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Posted: Jan 31, 2014

Capturing a fleeting starburst

(Nanowerk News) On 11 November 2011, astronomers witnessed a distant star erupt in an incredibly powerful explosion. An international research team including Mikio Morii and colleagues from the MAXI Team at the RIKEN Global Research Cluster has now reconstructed the event from a handful of telescopic snapshots, revealing for the first time the runaway fusion reaction that triggered the blast ("Extraordinary luminous soft x-ray transient MAXI J0158–744 as an ignition of a nova on a very massive O-Ne white dwarf").
The star, known as MAXI J0158-744, is a white dwarf—a very old and dense star, exhausted of hydrogen and roughly the size of the Earth yet as heavy as our Sun. MAXI J0158-744 is partnered with a much younger, larger star, which it had been voraciously ‘feeding’ off by sucking hydrogen and helium to resurrect fusion reactions in a fresh layer on its surface. The renewed fusion reactions proved to be unstable and sparked a nova explosion—a massive outburst that blasted the freshly acquired material into space.
The white dwarf MAXI J0158-744 (left) underwent a nova explosion fuelled by material drawn from its neighboring star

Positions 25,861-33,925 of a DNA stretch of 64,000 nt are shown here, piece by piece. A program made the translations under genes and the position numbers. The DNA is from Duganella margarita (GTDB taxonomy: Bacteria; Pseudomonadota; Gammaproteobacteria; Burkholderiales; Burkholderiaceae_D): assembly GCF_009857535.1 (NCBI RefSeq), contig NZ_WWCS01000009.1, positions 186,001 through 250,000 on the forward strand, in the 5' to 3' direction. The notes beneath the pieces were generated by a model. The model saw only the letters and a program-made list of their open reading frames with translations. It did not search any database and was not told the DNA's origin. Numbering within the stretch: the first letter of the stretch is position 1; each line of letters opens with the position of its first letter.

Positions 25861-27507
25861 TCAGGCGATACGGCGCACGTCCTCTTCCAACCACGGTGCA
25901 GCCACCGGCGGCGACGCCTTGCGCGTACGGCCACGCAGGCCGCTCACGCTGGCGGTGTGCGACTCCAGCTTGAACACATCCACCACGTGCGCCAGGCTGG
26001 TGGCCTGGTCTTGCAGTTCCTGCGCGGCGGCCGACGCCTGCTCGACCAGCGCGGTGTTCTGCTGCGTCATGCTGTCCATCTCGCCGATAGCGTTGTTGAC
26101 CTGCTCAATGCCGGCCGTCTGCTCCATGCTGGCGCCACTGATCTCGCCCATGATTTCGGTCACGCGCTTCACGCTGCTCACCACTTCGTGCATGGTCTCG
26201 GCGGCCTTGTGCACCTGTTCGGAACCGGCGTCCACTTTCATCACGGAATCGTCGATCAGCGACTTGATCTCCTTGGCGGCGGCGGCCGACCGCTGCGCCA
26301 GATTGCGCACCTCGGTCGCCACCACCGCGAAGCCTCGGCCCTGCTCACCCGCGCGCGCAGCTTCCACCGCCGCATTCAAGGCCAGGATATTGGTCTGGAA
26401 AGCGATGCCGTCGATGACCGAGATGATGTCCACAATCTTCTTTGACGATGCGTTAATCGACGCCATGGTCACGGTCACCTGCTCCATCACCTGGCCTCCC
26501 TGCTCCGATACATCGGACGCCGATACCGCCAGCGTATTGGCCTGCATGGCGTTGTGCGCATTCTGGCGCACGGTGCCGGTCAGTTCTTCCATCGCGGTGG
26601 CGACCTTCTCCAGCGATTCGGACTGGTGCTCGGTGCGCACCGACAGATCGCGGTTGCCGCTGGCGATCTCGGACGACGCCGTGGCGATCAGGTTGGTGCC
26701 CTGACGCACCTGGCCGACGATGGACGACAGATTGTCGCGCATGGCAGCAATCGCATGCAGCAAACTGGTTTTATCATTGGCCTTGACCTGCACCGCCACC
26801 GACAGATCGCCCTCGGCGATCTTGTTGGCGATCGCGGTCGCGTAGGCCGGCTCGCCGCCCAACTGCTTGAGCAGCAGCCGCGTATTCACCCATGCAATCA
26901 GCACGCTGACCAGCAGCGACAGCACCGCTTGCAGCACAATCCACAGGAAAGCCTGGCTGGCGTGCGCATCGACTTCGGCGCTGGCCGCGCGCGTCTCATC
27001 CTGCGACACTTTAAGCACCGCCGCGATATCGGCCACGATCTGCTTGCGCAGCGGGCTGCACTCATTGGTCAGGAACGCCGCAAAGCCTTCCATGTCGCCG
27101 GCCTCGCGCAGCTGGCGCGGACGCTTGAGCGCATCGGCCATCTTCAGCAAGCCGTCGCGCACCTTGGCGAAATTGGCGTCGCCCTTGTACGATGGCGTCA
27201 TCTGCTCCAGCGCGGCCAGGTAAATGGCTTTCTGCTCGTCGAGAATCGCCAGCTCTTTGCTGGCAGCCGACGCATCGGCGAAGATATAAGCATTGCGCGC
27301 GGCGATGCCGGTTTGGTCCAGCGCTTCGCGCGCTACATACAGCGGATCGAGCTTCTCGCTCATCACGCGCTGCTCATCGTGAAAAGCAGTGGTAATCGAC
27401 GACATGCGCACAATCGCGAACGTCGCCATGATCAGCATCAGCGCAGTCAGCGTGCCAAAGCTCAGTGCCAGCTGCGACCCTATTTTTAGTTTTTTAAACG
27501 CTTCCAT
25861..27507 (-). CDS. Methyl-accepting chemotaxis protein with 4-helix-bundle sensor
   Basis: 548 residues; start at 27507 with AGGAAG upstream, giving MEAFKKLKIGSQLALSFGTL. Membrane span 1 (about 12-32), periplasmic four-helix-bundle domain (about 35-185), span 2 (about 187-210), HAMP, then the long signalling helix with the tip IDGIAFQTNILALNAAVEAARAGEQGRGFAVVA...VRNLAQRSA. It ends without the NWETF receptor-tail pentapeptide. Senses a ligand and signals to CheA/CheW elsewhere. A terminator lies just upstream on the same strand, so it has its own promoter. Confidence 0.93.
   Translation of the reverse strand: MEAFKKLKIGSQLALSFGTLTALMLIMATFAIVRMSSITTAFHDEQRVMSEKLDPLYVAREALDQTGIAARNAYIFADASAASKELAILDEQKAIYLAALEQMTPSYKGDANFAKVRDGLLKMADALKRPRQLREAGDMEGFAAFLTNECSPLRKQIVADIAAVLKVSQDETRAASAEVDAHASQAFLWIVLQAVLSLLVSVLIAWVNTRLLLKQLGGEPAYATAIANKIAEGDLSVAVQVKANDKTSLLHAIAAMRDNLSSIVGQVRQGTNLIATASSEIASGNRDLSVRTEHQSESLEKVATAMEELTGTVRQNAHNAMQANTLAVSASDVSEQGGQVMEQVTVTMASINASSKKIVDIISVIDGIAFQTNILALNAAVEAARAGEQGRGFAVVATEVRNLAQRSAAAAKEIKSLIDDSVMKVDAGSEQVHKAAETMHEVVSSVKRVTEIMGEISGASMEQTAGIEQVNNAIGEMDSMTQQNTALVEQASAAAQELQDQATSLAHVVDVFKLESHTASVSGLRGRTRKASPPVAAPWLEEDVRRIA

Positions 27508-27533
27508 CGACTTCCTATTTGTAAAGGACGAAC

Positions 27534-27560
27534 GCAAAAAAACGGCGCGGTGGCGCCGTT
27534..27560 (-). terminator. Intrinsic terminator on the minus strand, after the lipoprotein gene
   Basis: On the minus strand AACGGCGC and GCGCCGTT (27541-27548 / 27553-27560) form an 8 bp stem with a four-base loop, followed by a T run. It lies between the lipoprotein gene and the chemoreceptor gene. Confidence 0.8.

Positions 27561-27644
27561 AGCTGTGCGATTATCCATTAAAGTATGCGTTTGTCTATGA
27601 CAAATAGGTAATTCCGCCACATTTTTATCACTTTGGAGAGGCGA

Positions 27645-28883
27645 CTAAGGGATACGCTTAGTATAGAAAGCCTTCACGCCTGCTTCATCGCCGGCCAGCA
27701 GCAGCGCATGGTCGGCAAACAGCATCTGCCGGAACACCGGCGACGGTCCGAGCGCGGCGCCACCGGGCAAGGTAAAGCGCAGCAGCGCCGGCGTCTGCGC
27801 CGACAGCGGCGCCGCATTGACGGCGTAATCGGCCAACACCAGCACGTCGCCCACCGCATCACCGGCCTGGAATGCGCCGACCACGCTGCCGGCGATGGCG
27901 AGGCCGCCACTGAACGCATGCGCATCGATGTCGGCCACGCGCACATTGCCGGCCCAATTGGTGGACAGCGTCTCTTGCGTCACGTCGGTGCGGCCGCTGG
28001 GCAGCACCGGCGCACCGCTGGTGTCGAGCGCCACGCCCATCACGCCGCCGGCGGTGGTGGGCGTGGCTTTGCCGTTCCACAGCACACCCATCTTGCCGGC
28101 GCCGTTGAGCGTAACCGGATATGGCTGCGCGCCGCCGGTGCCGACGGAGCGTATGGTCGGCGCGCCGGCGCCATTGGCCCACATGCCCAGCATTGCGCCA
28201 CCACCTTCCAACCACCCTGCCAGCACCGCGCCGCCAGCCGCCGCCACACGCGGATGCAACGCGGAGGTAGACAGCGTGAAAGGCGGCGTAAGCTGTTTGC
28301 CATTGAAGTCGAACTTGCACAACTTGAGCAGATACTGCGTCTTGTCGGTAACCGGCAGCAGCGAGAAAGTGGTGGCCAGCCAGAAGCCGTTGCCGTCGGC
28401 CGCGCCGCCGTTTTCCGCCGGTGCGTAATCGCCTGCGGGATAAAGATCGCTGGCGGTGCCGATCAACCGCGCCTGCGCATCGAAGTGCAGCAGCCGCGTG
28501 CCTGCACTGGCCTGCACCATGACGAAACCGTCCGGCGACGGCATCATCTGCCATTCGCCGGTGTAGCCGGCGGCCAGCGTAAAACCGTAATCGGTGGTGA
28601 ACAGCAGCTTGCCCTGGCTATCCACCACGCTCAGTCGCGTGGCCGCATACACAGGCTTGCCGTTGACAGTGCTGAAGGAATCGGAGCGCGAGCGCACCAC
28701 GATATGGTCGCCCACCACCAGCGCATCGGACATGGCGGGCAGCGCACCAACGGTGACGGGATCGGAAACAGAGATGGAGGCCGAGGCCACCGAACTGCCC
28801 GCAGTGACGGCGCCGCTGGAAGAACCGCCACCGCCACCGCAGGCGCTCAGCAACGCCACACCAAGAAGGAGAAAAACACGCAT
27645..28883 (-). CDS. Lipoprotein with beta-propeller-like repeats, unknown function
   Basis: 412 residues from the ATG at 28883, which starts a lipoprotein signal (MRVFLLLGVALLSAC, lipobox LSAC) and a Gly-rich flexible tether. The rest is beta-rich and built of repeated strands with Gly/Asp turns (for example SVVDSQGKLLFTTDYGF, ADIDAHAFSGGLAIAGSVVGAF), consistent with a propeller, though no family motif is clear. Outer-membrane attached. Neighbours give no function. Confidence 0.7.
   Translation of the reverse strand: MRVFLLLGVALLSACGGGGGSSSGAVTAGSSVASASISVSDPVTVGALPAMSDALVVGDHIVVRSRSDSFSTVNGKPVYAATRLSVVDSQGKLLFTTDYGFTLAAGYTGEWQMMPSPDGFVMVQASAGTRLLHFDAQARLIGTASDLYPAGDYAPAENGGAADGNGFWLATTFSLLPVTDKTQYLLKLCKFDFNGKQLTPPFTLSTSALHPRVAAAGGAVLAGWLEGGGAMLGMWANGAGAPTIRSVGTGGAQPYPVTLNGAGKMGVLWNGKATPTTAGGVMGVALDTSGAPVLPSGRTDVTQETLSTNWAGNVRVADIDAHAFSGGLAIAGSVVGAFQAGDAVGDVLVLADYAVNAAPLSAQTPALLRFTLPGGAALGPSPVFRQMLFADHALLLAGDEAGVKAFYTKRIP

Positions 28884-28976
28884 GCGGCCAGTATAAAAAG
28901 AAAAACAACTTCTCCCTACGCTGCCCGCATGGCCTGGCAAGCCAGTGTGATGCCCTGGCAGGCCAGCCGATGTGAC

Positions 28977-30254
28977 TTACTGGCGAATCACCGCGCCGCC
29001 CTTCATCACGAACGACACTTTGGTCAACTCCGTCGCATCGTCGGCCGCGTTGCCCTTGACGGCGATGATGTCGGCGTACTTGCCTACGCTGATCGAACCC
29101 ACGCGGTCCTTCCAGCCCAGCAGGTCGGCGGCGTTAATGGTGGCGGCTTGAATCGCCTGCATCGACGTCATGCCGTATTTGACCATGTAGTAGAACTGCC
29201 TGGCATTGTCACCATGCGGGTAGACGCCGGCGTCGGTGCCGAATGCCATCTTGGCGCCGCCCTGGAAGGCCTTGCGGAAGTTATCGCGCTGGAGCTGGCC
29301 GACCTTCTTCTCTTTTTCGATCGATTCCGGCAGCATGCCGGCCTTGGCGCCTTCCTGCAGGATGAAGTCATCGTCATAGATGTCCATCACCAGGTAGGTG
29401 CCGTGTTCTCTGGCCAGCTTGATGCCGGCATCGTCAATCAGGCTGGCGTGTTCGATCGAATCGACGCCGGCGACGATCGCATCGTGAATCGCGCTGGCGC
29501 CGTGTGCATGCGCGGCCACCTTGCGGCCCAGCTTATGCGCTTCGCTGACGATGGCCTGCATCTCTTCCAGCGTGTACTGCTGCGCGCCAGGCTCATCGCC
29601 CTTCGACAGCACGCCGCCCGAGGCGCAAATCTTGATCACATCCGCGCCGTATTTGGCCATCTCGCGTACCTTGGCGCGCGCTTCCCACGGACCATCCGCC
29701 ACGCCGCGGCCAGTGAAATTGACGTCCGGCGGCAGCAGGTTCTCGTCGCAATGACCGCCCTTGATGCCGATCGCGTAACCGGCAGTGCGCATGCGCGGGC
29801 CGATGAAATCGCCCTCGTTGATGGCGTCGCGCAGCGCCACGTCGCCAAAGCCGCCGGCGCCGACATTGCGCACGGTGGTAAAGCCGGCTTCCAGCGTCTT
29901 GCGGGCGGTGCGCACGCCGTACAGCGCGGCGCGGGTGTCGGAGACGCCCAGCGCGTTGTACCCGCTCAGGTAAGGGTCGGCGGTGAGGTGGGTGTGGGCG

Figure 1: The white dwarf MAXI J0158-744 (left) underwent a nova explosion fuelled by material drawn from its neighboring star (right). X-rays from the powerful nova explosion (inset) were detected by the MAXI instrument. (Illustrated by Takuya Ohkawa. © 2014 RIKEN (main image); © 2013 The American Astronomical Society (inset))
Low-energy x-rays from the blast were first detected by the MAXI instrument aboard the International Space Station. Roughly four minutes later, the nova’s light reached a climax. “The peak brightness of MAXI J0158–744 was 5 million times greater than that of our Sun’s normal emission,” says Morii. “It was the first observation of the initial fireball phase of a nova.”
Some 22 minutes after the explosion, MAXI detected that the sudden ejection of matter had peaked and that the star’s glowing halo was beginning to shrink. The MAXI team alerted the orbiting Swift x-ray telescope, which swung into action. Less than 11 hours after the initial observation, Swift confirmed the location of the white dwarf and reported that it was emitting low-energy x-rays as it burned off the remaining hydrogen and helium.
The whole process happened more quickly than is typical of novae. Yet it was also much fainter, implying that relatively little mass was ejected in the explosion. The team’s findings suggest that the white dwarf was unusually massive, giving it a higher surface gravity that put the accumulated material under even greater pressure. This meant that less fuel was needed to trigger the explosion and a briefer nova with less ejecta was produced.
The researchers are now hunting for other examples of nova ignition. “We have already started the search for similar transient x-ray emissions using MAXI data from more than four years of observations,” says Morii. His team is also preparing a successor to MAXI that will seek out novae across a much wider field of view.
Source: RIKEN
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